The Aryan Couple
|The Aryan Couple|
Region 2 DVD cover
|Directed by||John Daly|
|Music by||Igor Khoroshev|
|Distributed by||Atlantic Film Productions|
|Release dates||December 10, 2004|
|Running time||120 min.|
The Aryan Couple, released on home video in the U.S. as The Couple, is a 2004 Anglo-American drama directed by John Daly for Atlantic Film Productions. The film's story line is set in 1944, during World War II, and is about a Jewish Hungarian industrialist who, in order to ensure his large family's safe passage out of the Third Reich, is forced to hand over his business and his enormously valuable possessions to the Nazis. The plot is loosely based on the life events of Hungarian Jewish industrialist Manfred Weiss.
- Martin Landau – Joseph Krauzenberg, a very wealthy Hungarian Jewish industrial tycoon
- Judy Parfitt – Rachel Krauzenberg, Joseph's wife
- Kenny Doughty – Hans Vassman, a Jew posing as an Aryan working in Krauzenberg's household
- Caroline Carver – Ingrid Vassman, posing as Aryan in Krauzenberg's household and like Hans working for the Resistance
- Danny Webb – Heinrich Himmler
- Christopher Fulford – Edelhein, a Nazi officer
- Steven Mackintosh – Adolf Eichmann
Joseph Krauzenberg (Martin Landau) is a very wealthy Hungarian Jewish industrial tycoon whose fortune is mirrored in the great palaces he owns. However, by 1944 his important businesses are needed by the Nazis and Hitler's 'Final Solution' is sweeping through Europe.
The Nazi's are greedy to accumulate wealth as easily as possible, and under the terms of the Third Reich's "Europa Plan", Krauzenberg arranges with Nazi leaders to exchange his fortune, his business holdings (textile plants, steel mills, ownership of several banks) and a collection of rare art for safe passage to Switzerland for himself, his wife Rachel (Judy Parfitt), and their family. As the night of transaction approaches, Krauzenberg visits his large family being held by the Gestapo, and reassures them that all will be safe.
Such is Krauzenberg's wealth and power that when he agrees to sign over his property, it is two of the most powerful men in the Nazi regime who announce they will be coming to his house to handle the paperwork – Adolf Eichmann (Steven Mackintosh) and Heinrich Himmler (Danny Webb).
However, as the Nazi leaders are ushered into Krauzenberg's home, they are struck by something unusual – his two most trusted servants, Hans Vassmann (Kenny Doughty) and his wife Ingrid (Caroline Carver) are a married Aryan couple who, despite the law, are still working for Jews.
As it happens, Eichmann and Himmler's suspicions are well-founded – despite appearing to be the perfect Aryan couple, Hans and Ingrid are actually Jews working deep undercover with the underground Resistance. Young, married, in love and expecting their first child, they work as valet and maid for the elderly Jewish couple. They have everything to look forward to or so they would have believed.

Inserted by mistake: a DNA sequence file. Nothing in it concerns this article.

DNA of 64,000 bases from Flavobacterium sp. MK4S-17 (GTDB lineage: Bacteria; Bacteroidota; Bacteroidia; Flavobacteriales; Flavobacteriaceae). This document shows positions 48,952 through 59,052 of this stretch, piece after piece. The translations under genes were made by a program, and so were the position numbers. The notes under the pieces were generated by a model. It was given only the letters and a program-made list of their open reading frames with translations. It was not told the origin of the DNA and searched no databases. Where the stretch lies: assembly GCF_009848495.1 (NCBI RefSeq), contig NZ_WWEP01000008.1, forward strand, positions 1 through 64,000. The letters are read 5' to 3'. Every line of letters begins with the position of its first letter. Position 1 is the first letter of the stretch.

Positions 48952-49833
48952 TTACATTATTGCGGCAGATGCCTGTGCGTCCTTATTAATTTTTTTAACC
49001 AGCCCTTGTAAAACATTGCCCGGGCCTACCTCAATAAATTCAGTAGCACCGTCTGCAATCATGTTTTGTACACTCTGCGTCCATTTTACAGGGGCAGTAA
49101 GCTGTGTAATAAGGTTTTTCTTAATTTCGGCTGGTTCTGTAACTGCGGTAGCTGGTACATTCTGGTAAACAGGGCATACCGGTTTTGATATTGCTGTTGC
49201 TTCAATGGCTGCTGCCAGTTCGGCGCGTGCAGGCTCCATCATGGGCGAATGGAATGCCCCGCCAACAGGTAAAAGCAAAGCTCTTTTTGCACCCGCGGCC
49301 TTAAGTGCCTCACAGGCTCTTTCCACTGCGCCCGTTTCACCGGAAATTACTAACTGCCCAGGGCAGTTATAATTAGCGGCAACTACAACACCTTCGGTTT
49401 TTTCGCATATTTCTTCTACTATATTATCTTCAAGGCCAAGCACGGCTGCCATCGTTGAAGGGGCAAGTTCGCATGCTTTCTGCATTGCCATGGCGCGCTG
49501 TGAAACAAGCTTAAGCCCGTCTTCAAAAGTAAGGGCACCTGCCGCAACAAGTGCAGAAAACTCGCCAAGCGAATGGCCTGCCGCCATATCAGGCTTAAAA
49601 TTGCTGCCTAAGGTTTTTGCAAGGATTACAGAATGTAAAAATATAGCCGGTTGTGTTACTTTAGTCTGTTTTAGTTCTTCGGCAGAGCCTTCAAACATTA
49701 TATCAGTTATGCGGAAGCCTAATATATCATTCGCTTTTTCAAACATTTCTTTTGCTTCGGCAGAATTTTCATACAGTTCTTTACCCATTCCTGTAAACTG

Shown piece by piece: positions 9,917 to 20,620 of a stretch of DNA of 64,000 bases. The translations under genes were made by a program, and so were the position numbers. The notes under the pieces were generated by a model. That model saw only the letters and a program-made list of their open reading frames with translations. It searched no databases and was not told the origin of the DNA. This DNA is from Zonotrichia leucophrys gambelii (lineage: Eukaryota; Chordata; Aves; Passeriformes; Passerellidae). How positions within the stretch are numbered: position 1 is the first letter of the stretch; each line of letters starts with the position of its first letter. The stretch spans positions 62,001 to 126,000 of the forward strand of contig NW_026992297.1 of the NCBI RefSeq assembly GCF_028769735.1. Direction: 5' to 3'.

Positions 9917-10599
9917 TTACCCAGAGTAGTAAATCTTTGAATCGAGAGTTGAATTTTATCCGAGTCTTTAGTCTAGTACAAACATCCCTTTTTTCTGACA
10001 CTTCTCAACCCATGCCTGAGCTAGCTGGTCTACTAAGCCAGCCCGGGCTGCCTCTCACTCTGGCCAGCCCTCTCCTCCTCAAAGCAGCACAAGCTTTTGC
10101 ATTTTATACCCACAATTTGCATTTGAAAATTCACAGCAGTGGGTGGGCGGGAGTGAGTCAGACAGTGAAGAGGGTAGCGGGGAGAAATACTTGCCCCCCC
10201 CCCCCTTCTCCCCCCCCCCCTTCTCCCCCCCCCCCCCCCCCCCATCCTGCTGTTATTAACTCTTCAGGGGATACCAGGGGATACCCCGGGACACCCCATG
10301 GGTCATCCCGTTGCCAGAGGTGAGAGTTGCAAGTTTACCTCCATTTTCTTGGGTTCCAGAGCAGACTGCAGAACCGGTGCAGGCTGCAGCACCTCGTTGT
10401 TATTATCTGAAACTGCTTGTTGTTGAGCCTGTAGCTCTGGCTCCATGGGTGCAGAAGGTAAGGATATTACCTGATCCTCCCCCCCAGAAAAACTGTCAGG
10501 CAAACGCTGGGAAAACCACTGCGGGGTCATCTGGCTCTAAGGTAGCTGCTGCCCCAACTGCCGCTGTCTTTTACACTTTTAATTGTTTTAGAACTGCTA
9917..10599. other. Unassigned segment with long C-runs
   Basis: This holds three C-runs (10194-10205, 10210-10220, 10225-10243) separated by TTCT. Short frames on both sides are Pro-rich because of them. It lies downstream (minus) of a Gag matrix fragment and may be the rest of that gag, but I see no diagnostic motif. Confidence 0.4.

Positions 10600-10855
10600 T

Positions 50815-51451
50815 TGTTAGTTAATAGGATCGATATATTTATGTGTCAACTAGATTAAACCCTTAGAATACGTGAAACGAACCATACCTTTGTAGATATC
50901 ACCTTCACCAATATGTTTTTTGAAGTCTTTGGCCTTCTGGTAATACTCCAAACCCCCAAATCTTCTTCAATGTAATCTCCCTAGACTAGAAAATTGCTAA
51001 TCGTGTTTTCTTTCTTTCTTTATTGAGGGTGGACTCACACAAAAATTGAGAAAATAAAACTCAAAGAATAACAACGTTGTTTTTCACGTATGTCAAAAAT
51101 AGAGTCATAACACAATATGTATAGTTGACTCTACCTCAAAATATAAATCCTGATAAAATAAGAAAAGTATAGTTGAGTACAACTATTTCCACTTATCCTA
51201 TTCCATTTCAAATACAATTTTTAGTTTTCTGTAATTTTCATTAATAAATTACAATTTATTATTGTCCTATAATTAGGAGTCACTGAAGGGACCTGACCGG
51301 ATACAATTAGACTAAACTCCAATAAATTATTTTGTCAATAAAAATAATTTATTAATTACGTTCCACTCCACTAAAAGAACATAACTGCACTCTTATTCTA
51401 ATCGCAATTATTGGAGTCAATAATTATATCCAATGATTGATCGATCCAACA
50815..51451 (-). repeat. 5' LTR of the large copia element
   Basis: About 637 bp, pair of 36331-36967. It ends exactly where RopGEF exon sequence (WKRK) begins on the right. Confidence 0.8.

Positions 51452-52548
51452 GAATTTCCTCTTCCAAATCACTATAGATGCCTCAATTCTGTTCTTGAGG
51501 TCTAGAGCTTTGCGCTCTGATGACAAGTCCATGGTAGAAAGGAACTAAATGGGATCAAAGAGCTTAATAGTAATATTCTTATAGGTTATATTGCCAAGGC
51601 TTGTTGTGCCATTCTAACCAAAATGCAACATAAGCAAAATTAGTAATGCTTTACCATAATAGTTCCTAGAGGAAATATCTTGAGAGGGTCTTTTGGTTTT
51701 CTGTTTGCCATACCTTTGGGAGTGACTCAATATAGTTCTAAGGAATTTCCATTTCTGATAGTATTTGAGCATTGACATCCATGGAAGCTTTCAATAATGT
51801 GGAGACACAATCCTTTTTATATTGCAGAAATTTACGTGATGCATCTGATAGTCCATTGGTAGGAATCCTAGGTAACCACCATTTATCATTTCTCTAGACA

In a sub-plot one of the officers, Edelhein (Christopher Fulford), the most repulsive of the group, pursues Ingrid Vassman – despite her pregnancy – as a perfect foil for implanting his precious seed in the 'Aryan beauty' to populate the new Germany.
As they serve the Nazis in their secret mission, Hans and Ingrid toy with the idea that they should kill Eichmann and Himmler for the greater good, even if it would mean certain death for the Krauzenbergs and themselves. Instead, the Vassmans, who express their admiration for the Krauzenbergs, ultimately confessing that they are Jewish and wish to escape with the Krauzenbergs, place their fate in the hands of the Krauzenbergs. Nothing can be done immediately – "if we had known we could have placed you on the list of people to come with us".
On his way to the plane that is to take him and his family to the safety of Switzerland, Josef Krauzenberg makes a deal with Dressler, a German Captain. Though we do not know what it is, he deceives Eichmann, and gives the Vassmans the means to escape.
In the final climactic scene, the Vassmans are confronted at the last checkpoint before Switzerland by Edelhein, who has discovered Dressler's treachery and has pursued them for the so-called murder of a German soldier, and of course for being Jews. However, the Reichsfuhrer himself, hearing of the events, and wanting to avoid any blooshed that could reveal his plot concerning the Krauzenbergs to a wider audience, has sent word that they should be allowed to pass freely and safely. Angered that he has lost his chance to 'plant his seed' in Ingrid, Edelhein, regardless of the Reichsfuhrer's orders, attempts to stop them passing. This results in his demise at the hands of the commanding Major, who shoots him dead before he manages to harm them.
The film ends with the couple being reunited safely in Switzerland with the Krauzenbergs.
While The Aryan Couple is fictional, it was inspired by actual events, and the existence of the "Europa Plan" has been documented, though no one appears to have been saved from death through its application.